Sierra Leone officials deny match-fixing

By Mohamed Fajah BarrieBBC Sport, Freetown
Sierra Leone's sports minister Paul Kamara

Three football officials in Sierra Leone have denied being involved in match-fixing in 2008 and 2009.

Sierra Leone Football Association executive committee member Morrison Sannoh, national under-20 coach Alimamy Turay and director of sports at the ministry, Alphan Coker, have been accused of fixing matches at an under-20 tournament in Malaysia and a friendly international match against Syria.

The accusations have been presented to the country's parliament by sports minister Paul Kamara (pictured) and SLFA president Isha Johansen, following recent rows between Kamara and the SLFA.

Last month Kamara prevented Sannoh from travelling with the national team to an Africa Cup of Nations qualifier in Swaziland and he then tried to sack Turay as coach of the under-20 side.

Johansen says she provided Kamara with evidence of match-fixing last year ahead of the SLFA elections which she eventually won unopposed.

She told parliament that she is sure some parties have been involved in match-fixing but does not have proof, although "I do have affidavits from players themselves sworn on oath".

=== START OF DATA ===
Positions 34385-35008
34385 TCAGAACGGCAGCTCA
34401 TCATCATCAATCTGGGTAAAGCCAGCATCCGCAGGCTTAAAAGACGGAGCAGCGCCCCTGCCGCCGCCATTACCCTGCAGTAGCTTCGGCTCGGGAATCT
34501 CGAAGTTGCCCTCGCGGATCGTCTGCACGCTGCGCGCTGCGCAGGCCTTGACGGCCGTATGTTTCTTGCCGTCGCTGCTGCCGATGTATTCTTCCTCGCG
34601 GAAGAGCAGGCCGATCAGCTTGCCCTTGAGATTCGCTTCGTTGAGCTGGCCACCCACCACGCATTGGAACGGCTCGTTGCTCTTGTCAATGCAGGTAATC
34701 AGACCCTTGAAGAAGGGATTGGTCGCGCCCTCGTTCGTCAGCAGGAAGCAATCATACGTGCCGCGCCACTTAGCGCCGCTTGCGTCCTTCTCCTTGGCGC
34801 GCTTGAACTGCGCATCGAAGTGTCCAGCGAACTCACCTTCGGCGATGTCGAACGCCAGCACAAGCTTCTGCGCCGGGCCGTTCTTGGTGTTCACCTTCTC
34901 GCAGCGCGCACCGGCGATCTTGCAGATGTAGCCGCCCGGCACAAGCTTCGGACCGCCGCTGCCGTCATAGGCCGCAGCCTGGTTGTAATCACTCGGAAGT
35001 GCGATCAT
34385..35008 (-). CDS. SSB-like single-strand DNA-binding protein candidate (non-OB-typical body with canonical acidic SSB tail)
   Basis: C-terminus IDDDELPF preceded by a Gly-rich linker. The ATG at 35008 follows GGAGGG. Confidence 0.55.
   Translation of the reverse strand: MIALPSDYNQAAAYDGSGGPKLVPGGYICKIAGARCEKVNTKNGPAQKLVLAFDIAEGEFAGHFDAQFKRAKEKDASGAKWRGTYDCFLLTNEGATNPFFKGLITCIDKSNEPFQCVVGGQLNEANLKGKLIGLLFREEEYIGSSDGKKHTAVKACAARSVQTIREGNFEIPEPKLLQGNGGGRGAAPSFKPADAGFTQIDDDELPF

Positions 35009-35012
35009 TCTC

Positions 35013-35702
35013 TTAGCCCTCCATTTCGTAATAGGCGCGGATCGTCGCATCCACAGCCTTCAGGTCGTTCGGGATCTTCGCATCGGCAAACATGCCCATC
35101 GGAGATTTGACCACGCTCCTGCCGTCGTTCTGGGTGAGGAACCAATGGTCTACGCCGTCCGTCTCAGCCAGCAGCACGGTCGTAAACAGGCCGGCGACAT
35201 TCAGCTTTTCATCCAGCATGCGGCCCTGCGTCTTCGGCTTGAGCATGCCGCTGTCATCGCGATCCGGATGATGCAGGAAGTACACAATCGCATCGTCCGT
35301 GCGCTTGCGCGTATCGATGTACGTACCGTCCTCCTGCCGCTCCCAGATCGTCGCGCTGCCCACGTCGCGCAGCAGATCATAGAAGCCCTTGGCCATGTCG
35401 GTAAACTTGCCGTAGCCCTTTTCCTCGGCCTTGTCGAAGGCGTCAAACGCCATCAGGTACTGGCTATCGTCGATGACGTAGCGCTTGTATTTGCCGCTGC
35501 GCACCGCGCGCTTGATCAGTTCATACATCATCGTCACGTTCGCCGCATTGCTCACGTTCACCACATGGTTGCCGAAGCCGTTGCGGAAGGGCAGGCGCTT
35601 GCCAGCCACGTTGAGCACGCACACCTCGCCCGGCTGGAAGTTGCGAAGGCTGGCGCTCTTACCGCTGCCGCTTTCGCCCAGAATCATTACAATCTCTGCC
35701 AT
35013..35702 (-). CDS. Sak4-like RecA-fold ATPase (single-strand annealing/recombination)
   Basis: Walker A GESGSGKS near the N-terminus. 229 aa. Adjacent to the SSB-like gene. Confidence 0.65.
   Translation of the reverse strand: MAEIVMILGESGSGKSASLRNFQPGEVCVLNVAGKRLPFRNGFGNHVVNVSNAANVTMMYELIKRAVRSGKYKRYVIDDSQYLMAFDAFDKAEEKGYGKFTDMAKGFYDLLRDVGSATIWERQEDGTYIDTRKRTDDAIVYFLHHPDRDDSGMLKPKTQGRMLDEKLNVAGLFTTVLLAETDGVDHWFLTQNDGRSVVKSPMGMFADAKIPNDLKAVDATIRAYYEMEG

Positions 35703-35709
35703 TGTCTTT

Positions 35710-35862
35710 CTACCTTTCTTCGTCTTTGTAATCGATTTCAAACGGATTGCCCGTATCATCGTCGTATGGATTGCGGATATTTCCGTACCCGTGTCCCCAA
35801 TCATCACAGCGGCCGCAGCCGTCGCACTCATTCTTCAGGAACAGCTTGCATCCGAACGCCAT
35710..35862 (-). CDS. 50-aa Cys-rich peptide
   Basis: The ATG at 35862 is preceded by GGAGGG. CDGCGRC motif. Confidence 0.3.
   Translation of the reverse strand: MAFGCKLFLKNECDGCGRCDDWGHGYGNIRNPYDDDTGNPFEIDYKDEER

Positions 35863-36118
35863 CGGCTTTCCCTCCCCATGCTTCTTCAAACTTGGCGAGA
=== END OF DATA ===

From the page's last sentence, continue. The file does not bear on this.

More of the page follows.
Johansen explained she and did not use the players' testimonies because she feared it would ruin them and she is unhappy that Kamara has decided to use them now almost a year later.

"He's going to hurt this country - I did this as a good citizen to raise concerns," she said.

"Match-fixing is a zero tolerance subject for Fifa - nobody is going to come and indict me for this - instead it's going to be Sierra Leone that would be banned, sanctioned and who knows what else.

"For a minister to do this to his country publicly I think it's absolutely a disrespectful act.

"The top name according to the statements from these boys was [under-20] coach Alimamy Turay, who the minister himself appointed. It wasn't our [SLFA] appointment."

Anti-Corruption Commission boss Joseph Kamara says he was provided with evidence of match-fixing last year but he decided not go ahead with any investigation because of legal issues.

"Johansen provided the evidence to us but we contacted Fifa, who was not willing to deal with us because they don't want political interference into the game," Kamara told BBC Sport.

"Indeed Johansen asked us not to investigate the allegations because she said she didn't want to."

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